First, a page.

“…when the sun burst through the morning mists and fired this tinted magnificence, it topped imperial Vesuvius like a jeweled crown!”, Mark Twain – The Innocents Abroad
On the next day we were back on the road with a half day trip to nearby Mount Vesuvius which is an active stratovolcano situated to the east of Naples. I am being deliberately specific here because what that means geologically is that it is a tall, conical shaped volcano composed of many layers of hardened lava and volcanic ash laid down over the centuries by all of the many previous eruptions.
It is in fact the only volcano on the European mainland to have erupted within the last hundred years and that was in 1944 when it destroyed a handful of communities on the lower slopes and an entire United States bomber squadron, which makes you wonder why they didn’t just take off and go somewhere else!
Even eggheads find it difficult to be absolutely precise about this but scientists think that Vesuvius formed about twenty-five thousand years ago and today the volcano is rated as one of the most dangerous in the world – not because of its size but because of the proximity of millions of people living close by and if it was to go off again with a similar eruption to the one that destroyed Pompeii in 79 A.D. then it is estimated that it could displace up to three million people who live in and around the city of Naples.
The volcano has a major eruption cycle of about two thousand years so the next eruption is dangerously imminent.
Vesuvius Eruption, Naples Evacuation Plan…
The Italian Government and the City of Naples have emergency evacuation plans in place that would take nearly three weeks to evacuate the entire population to other parts of the country but as Pompeii was destroyed in less than three days or so they might want to work on speeding that up a bit.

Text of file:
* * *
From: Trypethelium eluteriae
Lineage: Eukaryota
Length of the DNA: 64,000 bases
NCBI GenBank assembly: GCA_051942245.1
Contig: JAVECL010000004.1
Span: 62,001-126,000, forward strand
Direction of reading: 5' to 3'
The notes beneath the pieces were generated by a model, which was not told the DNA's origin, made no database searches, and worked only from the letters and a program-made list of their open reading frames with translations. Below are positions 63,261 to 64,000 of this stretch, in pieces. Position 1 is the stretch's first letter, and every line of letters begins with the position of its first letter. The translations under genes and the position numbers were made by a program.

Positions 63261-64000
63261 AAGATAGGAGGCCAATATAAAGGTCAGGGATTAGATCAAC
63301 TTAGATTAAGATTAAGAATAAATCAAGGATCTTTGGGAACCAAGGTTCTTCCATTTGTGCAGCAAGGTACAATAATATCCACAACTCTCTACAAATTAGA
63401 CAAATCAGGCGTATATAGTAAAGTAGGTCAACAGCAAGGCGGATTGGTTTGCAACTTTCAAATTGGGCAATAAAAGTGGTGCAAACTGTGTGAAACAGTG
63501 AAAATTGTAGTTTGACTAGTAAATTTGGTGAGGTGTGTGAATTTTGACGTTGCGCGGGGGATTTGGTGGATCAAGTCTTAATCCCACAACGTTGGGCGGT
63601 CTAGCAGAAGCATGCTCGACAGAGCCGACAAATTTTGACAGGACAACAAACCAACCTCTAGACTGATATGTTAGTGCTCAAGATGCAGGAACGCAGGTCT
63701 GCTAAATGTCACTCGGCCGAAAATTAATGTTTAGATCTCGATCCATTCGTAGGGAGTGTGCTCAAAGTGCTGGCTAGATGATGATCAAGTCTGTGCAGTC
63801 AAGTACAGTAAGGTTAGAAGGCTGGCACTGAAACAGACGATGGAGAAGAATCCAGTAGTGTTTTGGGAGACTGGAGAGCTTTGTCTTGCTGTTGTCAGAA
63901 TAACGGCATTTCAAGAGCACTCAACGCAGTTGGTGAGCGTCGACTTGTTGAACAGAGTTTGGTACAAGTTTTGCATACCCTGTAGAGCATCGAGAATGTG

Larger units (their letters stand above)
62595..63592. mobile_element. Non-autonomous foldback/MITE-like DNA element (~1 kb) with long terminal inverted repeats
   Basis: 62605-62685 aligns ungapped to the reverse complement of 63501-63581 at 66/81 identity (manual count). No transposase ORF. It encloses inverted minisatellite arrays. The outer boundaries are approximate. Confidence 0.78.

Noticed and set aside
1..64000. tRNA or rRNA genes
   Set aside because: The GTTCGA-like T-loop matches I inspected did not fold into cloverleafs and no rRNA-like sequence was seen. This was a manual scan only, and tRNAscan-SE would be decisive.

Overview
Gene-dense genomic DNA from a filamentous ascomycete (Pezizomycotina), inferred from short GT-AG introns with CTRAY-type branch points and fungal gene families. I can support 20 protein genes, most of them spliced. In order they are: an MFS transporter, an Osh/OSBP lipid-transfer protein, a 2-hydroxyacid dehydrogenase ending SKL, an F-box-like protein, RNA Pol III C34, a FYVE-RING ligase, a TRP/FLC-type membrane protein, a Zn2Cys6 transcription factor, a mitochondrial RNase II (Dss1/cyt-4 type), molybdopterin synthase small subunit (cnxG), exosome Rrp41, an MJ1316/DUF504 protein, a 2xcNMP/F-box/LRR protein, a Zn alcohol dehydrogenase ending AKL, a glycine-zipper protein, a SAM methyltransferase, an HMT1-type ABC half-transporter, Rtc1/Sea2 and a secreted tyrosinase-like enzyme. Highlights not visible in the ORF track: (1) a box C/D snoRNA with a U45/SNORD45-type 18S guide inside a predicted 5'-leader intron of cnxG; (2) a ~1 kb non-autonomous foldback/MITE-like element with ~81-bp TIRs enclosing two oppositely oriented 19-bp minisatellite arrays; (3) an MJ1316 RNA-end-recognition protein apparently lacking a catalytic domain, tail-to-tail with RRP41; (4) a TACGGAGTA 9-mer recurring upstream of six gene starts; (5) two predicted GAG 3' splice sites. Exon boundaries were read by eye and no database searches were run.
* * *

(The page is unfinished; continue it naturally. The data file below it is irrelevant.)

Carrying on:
Mind you, if you think Vesuvius is potentially dangerous then close by to the west of Naples and under the sea is the Campi Flegrei caldera which is a super volcano of potentially immense power. An eruption here would not just obliterate Naples it would have the potential to destroy all of Europe and beyond. In an eruption here the surface of the earth would swell and crack and a series of small eruptions would cause the four-mile-wide caldera floor to collapse into the larger magma reservoir, which would in turn push more magma to the surface.
The last time the ground gave way like this almost forty thousand years ago when the caldera was formed, it created the cliffs that the town of Sorrento stands on now, volcanic deposits over one hundred metres deep.
If the same kind of eruption happened today, this part of Italy could cease to exist and the ash clouds would blot out the sun and lower the earth’s temperature. Life in Europe as we know it would end. It would lose livestock, crops and three-quarters of plant species, plunging the continent into a new dark age of rioting, starvation and perpetual winter. The threat is imminent because the land here has raised three metres in the last fifty years and the area at the epicentre of the swelling has seen whole streets of houses crumble and collapse. The last time the ground rose like this (between 1430 and 1538) there was an eruption that caused the formation of a new volcano.
Many buildings exist ludicrously close to the summit in what is rather appropriately called the red zone and there are ongoing efforts being made to reduce the population living there by demolishing illegally constructed buildings, establishing a National Park around the upper slopes of the mountain to prevent the construction of any further buildings and by offering a financial incentive of €35,000 to families who are prepared to move away.
In 1976 it was twenty years before the creation of the National Park and the route up the mountain was via a narrow, steep, winding road through some of the poorest residential areas in Naples. These were people who have chosen to live in run-down houses and shacks, many of which still had evidence of the damage inflicted by the 1944 eruption. They lived in the potential danger zone making the most out of the highly fertile volcanic earth to make a living out of growing fruit and vegetables and selling these at local street markets.